probably via Huntsville. They have given up this route and the idea of repairing the railroad. I have sent a small force in pursuit, and to further observe them. My scouts from Chickasaw this morning report they were crossing all day yesterday on a gun-boat and barge. He saw a large number of wagons and artillery cross. A gentleman at Burnsville sends me word they had determined to cross at Eastport, and that the force that had come through Corinth so far was about 25,000. I give this last for what it is worth. I will remain on Town Creek for several days to recruit my horses and shoe them up, if no opportunities are presented to strike the enemy.
I will be pleased to hear from the general with reference to my further movements. I do not think my forces will be longer required in this valley.
I am, colonel, yours, respectfully,
S. D. LEE,
HEADQUARTERS, Tuscumbia, Ala., October 30, 1863.
Major General JOSEPH WHEELER,
Commanding Cavalry Corps, near Warrenton, Ala.:
GENERAL: The enemy broke up their camp near Cherokee Station, 16 miles west of this point, this morning, and are moving toward Big Bear Creek. They are crossing their force at Eastport, and will march north of the Tennessee River.
I am, general, yours, respectfully,
S. D. LEE,
WAR DEPARTMENT, C. S. A., Richmond, Va., October 30, 1863.
General JOSEPH E. JOHNSTON,
GENERAL: Complaints have reached this department of the lawless manner in which bands of cavalry in your department impress property belonging to citizens. Major Dameron, major and chief commissary, in replying to a complaint that was referred to him, says:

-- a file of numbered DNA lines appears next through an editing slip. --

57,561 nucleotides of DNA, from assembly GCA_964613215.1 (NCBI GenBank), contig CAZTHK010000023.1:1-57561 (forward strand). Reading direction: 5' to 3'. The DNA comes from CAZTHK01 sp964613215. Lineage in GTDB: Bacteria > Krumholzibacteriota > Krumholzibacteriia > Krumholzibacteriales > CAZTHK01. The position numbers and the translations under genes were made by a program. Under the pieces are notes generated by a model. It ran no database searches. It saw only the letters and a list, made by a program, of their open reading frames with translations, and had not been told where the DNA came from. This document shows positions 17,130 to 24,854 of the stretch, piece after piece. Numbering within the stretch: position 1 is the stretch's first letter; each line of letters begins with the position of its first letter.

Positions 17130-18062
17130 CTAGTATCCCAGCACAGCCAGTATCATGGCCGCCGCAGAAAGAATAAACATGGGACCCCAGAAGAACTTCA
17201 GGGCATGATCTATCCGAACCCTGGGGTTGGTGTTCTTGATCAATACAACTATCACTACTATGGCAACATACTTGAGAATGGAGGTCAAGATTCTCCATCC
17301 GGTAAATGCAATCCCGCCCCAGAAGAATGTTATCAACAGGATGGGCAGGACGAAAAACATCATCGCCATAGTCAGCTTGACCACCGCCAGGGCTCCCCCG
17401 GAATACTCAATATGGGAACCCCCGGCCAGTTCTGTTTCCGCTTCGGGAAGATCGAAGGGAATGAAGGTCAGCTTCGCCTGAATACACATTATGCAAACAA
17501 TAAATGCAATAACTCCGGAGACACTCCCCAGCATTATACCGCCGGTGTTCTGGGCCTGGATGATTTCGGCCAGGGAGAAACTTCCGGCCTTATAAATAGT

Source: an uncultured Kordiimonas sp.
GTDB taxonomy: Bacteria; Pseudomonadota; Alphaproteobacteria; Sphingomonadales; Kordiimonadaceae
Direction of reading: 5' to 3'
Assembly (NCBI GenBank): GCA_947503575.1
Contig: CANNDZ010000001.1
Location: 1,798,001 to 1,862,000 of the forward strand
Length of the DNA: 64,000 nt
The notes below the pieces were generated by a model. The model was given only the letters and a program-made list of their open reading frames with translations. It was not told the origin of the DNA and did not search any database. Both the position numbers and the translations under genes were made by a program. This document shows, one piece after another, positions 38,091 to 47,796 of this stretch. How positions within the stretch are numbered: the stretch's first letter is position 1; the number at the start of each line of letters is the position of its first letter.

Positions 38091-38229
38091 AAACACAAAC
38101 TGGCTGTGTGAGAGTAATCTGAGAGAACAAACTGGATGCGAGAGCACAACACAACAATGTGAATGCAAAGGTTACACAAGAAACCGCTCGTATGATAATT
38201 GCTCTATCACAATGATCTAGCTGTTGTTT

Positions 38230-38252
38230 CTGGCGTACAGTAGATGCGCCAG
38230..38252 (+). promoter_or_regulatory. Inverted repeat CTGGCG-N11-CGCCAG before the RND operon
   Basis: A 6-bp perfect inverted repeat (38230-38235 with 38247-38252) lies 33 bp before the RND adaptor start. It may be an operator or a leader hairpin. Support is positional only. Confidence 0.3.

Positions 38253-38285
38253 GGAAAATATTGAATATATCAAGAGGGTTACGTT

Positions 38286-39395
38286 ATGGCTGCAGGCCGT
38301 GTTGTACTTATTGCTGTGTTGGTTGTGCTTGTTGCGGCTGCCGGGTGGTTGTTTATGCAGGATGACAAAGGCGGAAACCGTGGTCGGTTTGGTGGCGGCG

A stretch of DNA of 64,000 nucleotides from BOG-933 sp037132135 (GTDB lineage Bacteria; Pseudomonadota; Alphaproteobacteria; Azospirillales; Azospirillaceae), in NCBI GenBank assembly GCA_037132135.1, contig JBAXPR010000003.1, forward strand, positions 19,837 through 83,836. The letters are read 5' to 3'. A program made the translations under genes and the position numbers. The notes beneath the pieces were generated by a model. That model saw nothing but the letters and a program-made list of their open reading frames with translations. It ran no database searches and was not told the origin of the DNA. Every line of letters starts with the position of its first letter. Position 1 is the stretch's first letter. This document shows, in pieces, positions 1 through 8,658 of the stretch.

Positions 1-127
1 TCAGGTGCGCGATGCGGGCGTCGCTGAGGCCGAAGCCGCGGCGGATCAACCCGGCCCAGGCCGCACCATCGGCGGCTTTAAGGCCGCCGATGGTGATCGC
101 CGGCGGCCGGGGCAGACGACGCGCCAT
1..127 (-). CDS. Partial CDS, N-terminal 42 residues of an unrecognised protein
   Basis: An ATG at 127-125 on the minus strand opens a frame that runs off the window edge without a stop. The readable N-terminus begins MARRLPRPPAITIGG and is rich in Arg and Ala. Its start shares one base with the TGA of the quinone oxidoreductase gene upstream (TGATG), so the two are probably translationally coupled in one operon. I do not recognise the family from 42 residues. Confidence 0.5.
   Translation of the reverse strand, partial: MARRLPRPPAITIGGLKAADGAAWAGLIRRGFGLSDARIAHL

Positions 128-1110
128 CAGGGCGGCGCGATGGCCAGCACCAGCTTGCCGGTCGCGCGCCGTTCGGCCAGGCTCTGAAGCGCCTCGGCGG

There is, unfortunately, too much truth in the report of these abuses, and this department misrepresented as guilty, but, if investigated, prove to originate from the acts of commissioned and non-commissioned officers of the army in the field and generally with the cavalry service.
Mr. Cooper, the editor of the Mississippian, who was called on for explanation of an article in his paper, says:
The complaints come generally from the cavalry and soldiers who represent themselves as belonging to cavalry commands. For the last two years there have been now and then detachments of cavalry quartered in the vicinity of Monticello. I am unable to state the particulars, but enough reports have reached my ears of the acts of impressing officers in this and other portions of the State to have induced me to believe there are gross abuses. In the county of Lawrence the people evince insecurity lest their property would be taken by irresponsible self-styled impressing officers.a
aA case of impressment of property of a Mr. Tennyson, of Monticello, is mentioned. A statement by Lieutenant Gwinn accompanies it.